It's not so much that the ancient Chinese carved out some caves, it's the sheer size of them and the volume of rock they removed that just doesn't make any sense. It has been estimated that they would have had to remove more than 1 million cubic meters of stone to create these caves, and since there is no record of them, we don't even know why they did it. Too bad they are tourist attractions these days — the raves we could hold in there would be legendary.

The Nimrud Lens

When it comes to ancient artifacts like the Nimrud Lens, it can get a bit tricky trying to sort out what their original use was. When you look at it, you see a small lens made of a natural crystal. Of course, the Assyrians didn't just happen upon a crystal 3,000 years ago, and then we came to find it buried in their stuff a millennia later. The Nimrud Lens was clearly grinded by artificial means to create a disc with the equivalent magnitude of a 3X optical lens.

These days, if you need a lens like this one, you can usually find a place that can hook you up in about an hour, but this thing was crafted between 750 and 710 BCE. Like any artifact that just doesn't look like it fits with the time it comes from, scholars have debated about what it was supposed to be used for. Some believe it was used as a magnifying glass for the purpose of intricate carving, while others think it may have been used as a fire starter, or even as part of an ancient telescope. Our bet is that some Assyrian kid used this thing to burn ants by focusing sunlight, since that's what we would use it for, but the jury is still out on that one.

Chinese earthquake detector

A Scottish physicist invented the modern seismograph in 1841, but he may have been a little late to the party. The Chinese created a machine that supposedly detected earthquakes all the way back in 132 CE. The device was created by an inventor from the Han Dynasty named Zhang Cheng so earthquakes, a sign from heaven in ancient Chinese culture, could be detected anywhere in the kingdom.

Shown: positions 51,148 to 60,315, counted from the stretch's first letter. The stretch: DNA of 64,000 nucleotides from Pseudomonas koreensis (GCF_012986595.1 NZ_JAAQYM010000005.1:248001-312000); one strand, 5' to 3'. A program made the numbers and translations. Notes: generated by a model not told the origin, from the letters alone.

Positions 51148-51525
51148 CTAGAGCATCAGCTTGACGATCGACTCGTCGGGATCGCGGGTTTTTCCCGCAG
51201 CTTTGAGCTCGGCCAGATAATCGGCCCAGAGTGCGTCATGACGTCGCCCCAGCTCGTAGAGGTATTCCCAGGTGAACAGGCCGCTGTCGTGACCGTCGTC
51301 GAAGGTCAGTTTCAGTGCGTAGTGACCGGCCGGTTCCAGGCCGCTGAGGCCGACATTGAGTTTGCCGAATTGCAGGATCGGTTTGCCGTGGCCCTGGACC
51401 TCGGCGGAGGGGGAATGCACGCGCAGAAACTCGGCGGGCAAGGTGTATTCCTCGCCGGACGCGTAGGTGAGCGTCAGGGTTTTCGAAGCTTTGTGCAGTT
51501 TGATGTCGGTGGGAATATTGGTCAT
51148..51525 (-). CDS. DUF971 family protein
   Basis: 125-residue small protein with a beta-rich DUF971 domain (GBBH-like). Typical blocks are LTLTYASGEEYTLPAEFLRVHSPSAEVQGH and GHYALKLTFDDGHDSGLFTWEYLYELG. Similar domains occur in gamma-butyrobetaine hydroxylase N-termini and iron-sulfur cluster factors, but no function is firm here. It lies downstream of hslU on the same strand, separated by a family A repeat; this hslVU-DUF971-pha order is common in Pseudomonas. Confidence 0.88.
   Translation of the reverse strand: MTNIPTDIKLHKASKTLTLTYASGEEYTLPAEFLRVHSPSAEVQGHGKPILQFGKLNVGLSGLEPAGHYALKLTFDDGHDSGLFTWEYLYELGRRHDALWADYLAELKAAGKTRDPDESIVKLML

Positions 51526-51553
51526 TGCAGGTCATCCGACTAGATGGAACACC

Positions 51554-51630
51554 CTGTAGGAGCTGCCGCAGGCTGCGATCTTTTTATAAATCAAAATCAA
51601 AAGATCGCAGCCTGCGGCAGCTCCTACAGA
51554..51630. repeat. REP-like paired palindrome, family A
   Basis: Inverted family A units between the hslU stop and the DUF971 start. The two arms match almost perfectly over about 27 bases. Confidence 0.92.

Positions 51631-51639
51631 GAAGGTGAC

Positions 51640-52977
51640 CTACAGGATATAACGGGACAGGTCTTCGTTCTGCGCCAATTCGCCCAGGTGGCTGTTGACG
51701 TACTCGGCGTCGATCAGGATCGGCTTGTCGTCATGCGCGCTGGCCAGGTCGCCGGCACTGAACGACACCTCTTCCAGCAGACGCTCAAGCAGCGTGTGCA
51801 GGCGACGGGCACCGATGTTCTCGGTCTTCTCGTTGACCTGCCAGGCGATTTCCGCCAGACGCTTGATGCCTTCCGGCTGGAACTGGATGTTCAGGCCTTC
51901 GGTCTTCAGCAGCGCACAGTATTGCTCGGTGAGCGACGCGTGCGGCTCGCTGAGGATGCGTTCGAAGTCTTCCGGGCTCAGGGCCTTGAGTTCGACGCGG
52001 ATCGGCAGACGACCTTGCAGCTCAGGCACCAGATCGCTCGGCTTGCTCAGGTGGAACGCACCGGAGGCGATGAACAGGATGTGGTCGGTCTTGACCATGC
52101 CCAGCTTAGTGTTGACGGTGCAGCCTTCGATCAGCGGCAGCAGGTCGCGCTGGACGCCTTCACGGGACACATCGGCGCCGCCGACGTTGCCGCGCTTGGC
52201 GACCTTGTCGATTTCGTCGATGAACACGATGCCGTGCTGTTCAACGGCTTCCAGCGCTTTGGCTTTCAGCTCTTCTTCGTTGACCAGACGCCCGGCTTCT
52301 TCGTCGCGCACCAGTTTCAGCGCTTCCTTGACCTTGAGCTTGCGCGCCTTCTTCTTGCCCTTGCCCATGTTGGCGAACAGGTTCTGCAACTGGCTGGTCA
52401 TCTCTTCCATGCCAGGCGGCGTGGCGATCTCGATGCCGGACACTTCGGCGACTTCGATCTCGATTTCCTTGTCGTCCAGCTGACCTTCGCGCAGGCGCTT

The device was a large bronze vessel nearly six feet in diameter. It had eight dragons facing down alongside the cardinal directions. Each dragon pointed to a toad with a gaping mouth that could receive a small bronze ball released from a dragon's mouth. It's unknown exactly how the device worked, but scientists speculate that a tremor would cause something in the center of the device, possibly a small stick or pendulum, to fall in the direction of the quake and knock a ball down a chute.

In 138 CE, the device allegedly dropped a ball indicating a quake to the west of Luoyang, the capital city at the time. Nobody believed the device worked, because a quake wasn't felt in Luoyang ... but then a messenger arrived a few days later, telling of a quake further to the West. If the story is true, mankind invented a device to detect earthquakes and then completely forgot how for over 1,700 years ... which totally sounds like something mankind would do.

Göbekli Tepe

This remarkable find has proven once again that we have long underestimated our ancient ancestors, and no, it's not because of the ladder you see in the picture. Göbekli Tepe is the oldest known build site in human history, and may represent the oldest temple of any kind ever created. The reason the find is so amazing and proves the ingenuity of our ancient counterparts is the detailed stonework done on giant pieces more than 12,000 years ago.

Researchers originally thought the site was little more than a medieval cemetery, but further scrutiny (and radiometric dating) indicated the site is far older and much more important than the final resting place of a bunch of wandering Crusaders who perished in Turkey.

Göbekli Tepe is also located on a hill more than 1,000 feet above the adjacent valley, and is likely the first ceremonial or spiritual site every constructed ... at least, that we have found so far. The megaliths found in the Tepe were carved or placed 6,000 years before Stonehenge was assembled, and this was all done by a people that had yet to create metal tools or even pottery. Think about that for a moment, and look at the rocks in the pic. Could you carve those giant stones just using smaller stones?